alice in wonderland tagalog story

最終更新: 2020-02-09
使用頻度: 2
品質:

参照: 匿名
警告:見えない HTML フォーマットが含まれています

英語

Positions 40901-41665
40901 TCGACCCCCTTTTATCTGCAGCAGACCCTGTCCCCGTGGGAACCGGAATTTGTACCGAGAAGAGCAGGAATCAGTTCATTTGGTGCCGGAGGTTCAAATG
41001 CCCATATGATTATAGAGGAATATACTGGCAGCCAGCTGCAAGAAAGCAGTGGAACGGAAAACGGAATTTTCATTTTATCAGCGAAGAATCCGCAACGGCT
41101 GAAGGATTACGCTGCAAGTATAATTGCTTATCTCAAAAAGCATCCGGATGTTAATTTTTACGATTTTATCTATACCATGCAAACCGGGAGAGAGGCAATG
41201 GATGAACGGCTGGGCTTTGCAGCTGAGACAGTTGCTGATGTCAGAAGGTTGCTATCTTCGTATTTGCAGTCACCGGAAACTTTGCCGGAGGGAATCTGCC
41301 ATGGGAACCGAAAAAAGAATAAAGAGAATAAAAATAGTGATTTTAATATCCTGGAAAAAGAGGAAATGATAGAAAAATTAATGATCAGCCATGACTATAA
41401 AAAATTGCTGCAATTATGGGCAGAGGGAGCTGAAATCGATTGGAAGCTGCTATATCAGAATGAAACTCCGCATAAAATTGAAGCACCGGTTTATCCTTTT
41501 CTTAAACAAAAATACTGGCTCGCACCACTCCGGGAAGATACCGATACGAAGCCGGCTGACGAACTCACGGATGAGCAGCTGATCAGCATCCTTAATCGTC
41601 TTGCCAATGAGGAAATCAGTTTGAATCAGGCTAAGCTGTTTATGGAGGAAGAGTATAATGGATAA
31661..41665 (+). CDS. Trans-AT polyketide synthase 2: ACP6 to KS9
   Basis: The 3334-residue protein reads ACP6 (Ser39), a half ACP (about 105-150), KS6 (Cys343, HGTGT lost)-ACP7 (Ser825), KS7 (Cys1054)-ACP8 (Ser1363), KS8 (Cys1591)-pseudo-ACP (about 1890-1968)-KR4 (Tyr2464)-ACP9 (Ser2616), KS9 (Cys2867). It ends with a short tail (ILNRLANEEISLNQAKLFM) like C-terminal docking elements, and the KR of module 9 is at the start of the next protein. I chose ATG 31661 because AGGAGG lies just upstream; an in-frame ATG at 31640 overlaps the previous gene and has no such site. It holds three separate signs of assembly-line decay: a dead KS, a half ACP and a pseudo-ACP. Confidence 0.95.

"Hilahin ang lilim; nais kong makita," utos niya, tahimik. Sumunod si Sue. Matapos ang matinding pag-ulan at mabangis na hangin na humihip sa gabi, may nakatayo pa sa pader ng isang dahon ng ivy. Ito ang huli sa puno ng ubas. Madilim pa ang berde sa gitna. Ngunit ang mga gilid nito ay may kulay na dilaw. Matapang itong nakabitin mula sa sangay mga pitong metro sa itaas ng lupa. "Ito na ang huli," sabi ni Johnsy. "Akala ko tiyak na mahuhulog ito sa gabi. Narinig ko ang hangin. Mahuhulog ito ngayon at mamamatay ako nang sabay." "Mahal, mahal!" sabi ni Sue, isinandal ang kanyang pagod na mukha patungo sa kama. "Isipin mo ako, kung hindi mo iisipin ang iyong sarili. Ano ang gagawin ko?" Ngunit hindi sumagot si Johnsy. Kinaumagahan, nang magaan, hiniling ni Johnsy na itaas ang window shade. Nariyan pa rin ang dahon ng ivy. Matagal nang nakahiga si Johnsy, tinitingnan ito. At pagkatapos ay tumawag siya kay Sue, na naghahanda ng sopas ng manok. "Ako ay isang masamang babae," sabi ni Johnsy. "May isang bagay na ginawa sa huling dahon na manatili roon upang ipakita sa akin kung gaano ako masama. Mali ang nais na mamatay. Maaaring dalhin mo ako ng kaunting sopas ngayon." Isang oras mamaya sinabi niya: "Balang araw Inaasahan kong ipinta ang Bay of Naples." Nang maglaon, dumating ang doktor, at si Sue ay nakipag-usap sa kanya sa pasilyo. "Kahit na ang mga pagkakataon," sabi ng doktor. "Sa pamamagitan ng mabuting pag-aalaga, mananalo ka. At ngayon dapat akong makakita ng isa pang kaso na mayroon ako sa iyong gusali. Behrman, ang kanyang pangalan ay - ilang uri ng isang artista, naniniwala ako. Pneumonia, masyadong. Siya ay isang luma, mahina na tao. at ang kanyang kaso ay malubha. Walang pag-asa para sa kanya; ngunit pumupunta siya sa ospital ngayon upang luwag ang kanyang sakit. " Kinabukasan, sinabi ng doktor kay Sue: "Nanganib siya. Napanalunan mo. Nutrisyon at pangangalaga ngayon - iyon lang." Kalaunan nang araw na iyon, dumating si Sue sa kama kung saan nahiga si Johnsy, at inilagay ang isang braso sa kanya. "May sasabihin ako sa iyo, puting mouse," aniya. "Si Mister Behrman ay namatay sa pulmonya ngayon sa ospital. Nakasakit lamang siya ng dalawang araw. Natagpuan nila sa kanya ang umaga ng unang araw sa kanyang silid na wala sa silungan ng sakit.Ang kanyang sapatos at damit ay ganap na basa at malamig na malamig. Hindi nila maisip kung saan siya ay nasa tulad ng isang kakila-kilabot na gabi. At pagkatapos ay nakakita sila ng isang parol, naaaninag pa rin. At nakita nila ang isang hagdan na inilipat mula sa lugar nito. At mga suplay ng sining at isang board ng pagpipinta na may berde at dilaw na kulay na halo-halong dito. Aow, mahal, sa huling dahon ng ivy sa dingding. Hindi ka ba nagtataka kung bakit hindi ito kailanman lumipat nang humihip ang hangin? Ah, mahal, ito ay obra maestra ng Behrman - ipininta niya ito doon sa gabing nahulog ang huling dahon. "